To tell you the truth, I had absolutely no idea what One Young World was until Tuesday, September 27th, when I arrived at volunteer orientation. I remember reading about the volunteer opportunity from my editor at Wingd via email, or Facebook post, or maybe it was a text message… What I know for sure is that two weeks prior to the One Young World summit, I agreed to volunteer on the social media team, despite the fact that I had absolutely no idea what I was signing up for. I even tried backing out of volunteering at the summit the night before because, at the time, I could not justify missing a couple days of school.

Everything changed on Wednesday when I saw the line-up of keynote speakers. Everything changed when I started meeting delegates and asking why they were attending the summit. Everything changed when the magnitude of this once in a lifetime opportunity dawned on me. On Wednesday afternoon, I pressed pause on my life, laced my Nikon camera around my neck, and didn’t look back.

oyw 2016

These are the lessons that struck a chord with me over the summit.

  1. Holding a camera in your hand is a tremendous conversation starter (and unparalleled networking tool).
  2. Climate change isn’t on your mind until It’s the only thing on your mind.
  3. Women are the most under-utilized resource in the world.
  4. Individuals should be defined by who they are, not who they love. As long as people are living ethical and happy lives, it’s no one else’s concern.
  5. Refugees are humans, like the rest of us. They are just people who have been dealt a different hand from life’s deck of cards.
  6. Extremism is fuelled by fear.

extremely together and kofi annan

I’d like to elaborate on this lesson in particular because I was surprised by how extremely fascinated I was with regards to everything peace and security.  Attending a French Catholic high school in Southwestern Ontario, it’s fair to say that I was sheltered from the social dynamics of the outside world. Extremism had never occurred to me. ISIS had only crossed my mind as a far off threat. It wasn’t until I heard from   Extremely Together: A Kofi Annan Foundation Initiative , that I came to understand the serious reality and allure of extremism worldwide.

The words of one Extremely Together member, Fatima Zuman, will forever be engrained in my brain: “education is my battlefield”. Extremism is what happens when individuals are infused with negative messages for long periods of time. The Quilliam Foundation and #ExtremelyTogether are two organizations that work tirelessly to educate youth about the facade of extremism. Not only that, they seek and promote a multicultural world where everyone feels accepted and embraced. These two work in collaboration to counter extremist propaganda by educating the public through first hand accounts and eye-opening narratives of overcoming hate with love. Basically, teaching love not hate.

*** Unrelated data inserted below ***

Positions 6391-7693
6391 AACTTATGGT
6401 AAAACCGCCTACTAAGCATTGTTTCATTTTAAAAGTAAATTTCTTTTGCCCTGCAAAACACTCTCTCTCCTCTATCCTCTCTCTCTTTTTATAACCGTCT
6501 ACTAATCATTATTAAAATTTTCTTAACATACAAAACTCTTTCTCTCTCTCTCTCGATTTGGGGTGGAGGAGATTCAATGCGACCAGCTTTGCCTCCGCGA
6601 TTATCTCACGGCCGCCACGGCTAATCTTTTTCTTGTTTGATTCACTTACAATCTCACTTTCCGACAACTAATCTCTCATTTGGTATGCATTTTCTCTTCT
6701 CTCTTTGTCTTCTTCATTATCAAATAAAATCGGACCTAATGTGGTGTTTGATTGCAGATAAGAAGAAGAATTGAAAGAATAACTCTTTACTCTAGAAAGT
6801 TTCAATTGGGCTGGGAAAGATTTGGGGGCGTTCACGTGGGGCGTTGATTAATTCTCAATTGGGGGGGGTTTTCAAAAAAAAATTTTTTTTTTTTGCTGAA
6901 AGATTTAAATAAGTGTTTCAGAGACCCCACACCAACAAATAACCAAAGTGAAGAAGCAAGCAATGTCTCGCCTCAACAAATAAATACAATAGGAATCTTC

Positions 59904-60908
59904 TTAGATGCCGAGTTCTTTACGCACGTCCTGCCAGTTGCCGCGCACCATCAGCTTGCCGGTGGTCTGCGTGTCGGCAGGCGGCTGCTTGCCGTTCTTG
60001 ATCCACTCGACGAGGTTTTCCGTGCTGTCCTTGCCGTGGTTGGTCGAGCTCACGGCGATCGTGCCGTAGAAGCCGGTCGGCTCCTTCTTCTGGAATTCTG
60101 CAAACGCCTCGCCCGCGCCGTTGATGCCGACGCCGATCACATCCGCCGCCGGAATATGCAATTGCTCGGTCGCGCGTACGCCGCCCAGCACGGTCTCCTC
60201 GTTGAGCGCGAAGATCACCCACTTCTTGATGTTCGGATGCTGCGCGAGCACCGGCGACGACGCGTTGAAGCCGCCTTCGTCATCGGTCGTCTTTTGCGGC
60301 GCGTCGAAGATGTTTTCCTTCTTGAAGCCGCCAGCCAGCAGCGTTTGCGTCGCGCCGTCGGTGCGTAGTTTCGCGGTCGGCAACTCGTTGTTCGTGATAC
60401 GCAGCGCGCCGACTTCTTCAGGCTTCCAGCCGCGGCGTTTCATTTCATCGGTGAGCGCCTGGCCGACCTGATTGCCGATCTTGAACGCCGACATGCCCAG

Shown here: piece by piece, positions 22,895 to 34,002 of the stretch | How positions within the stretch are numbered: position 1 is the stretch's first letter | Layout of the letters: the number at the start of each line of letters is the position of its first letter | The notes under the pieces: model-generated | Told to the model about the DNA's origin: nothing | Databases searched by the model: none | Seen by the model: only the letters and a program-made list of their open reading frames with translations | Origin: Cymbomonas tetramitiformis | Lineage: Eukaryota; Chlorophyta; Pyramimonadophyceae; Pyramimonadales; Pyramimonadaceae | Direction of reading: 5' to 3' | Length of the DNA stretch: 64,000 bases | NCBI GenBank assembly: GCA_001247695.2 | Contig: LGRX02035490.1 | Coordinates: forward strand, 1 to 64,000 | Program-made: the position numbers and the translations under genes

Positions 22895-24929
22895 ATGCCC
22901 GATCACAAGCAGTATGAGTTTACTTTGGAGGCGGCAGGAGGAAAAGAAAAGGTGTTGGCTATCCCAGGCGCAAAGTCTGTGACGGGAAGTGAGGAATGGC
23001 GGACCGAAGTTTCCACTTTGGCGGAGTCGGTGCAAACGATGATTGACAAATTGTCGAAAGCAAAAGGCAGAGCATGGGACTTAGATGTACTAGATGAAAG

one young world 2016

Last lesson I learned, but not least:

  1. It all starts with a dream.

In my second year of university, I faced a scary new reality. I was unsatisfied and failing my classes, my daily thoughts were plagued by a health scare, and I realized the importance of unconditional love no matter how far away. The honey-moon phase of university life had reached its inevitable end, and for the first time in my 18 years I had to battle a foreign concept: failure. I met a fellow International Development Student at a conference and she suggested that I register to volunteer for WE Day. I had heard about this initiative by Free The Children before, but resigned myself to ignorance because I could not simply par for a ticket to attend. That night, stirred by her inspiring words, I signed up and gave it a shot. Why not? It was just a one day commitment. What else could the cosmic forces of the universe throw my way?

From the very moment I stepped foot into the arena with my roommate as energized crowd pumpers, I was on a high of altruism, empowerment and social justice. WE Day is a spell binding event filled with everyday heroes, inspirational stories, celebrity guest appearances, and the unshakable feeling that you can be the change you want to see in the world. Craig Kielburger is one of those Canadian figures that I rank up there with Terry Fox and David Suzuki. Ever since I had seen a documentary of Craig Kielburger at 13, I was amazed by his determination and commitment to making the world a better place. His story inspired me to study international development. So to be there, being a part of his brain child, was mind blowing.  I could not believe that I had proved my one local and one global action to “pay my ticket” to WE Day. Attending WE Day re-invigorated me with the resolution that I can be the change.  I can make a difference.

Kate Robertson and David Jones, the founders of One Young World, once had a dream to gather and engage youth from all over the world and give them the opportunity to network, debate global issues, and create a strong generation of future leaders. Marc Kielburger passionately recounted the dream his brother once had of seeing a world without child labour and one that provides education to all. It was with tears streaming down my face as Marc stated “WE Day go’ers, will one day, be attending the One Young World summit”, because I was one of those WE day go’ers present at a One Young World summit.

I’m extremely grateful that I skipped school to spend four days looking through the viewfinder of my camera because I have a dream too, and it all starts with a dream. The next step? Being the change I want to see in the world. Here we go…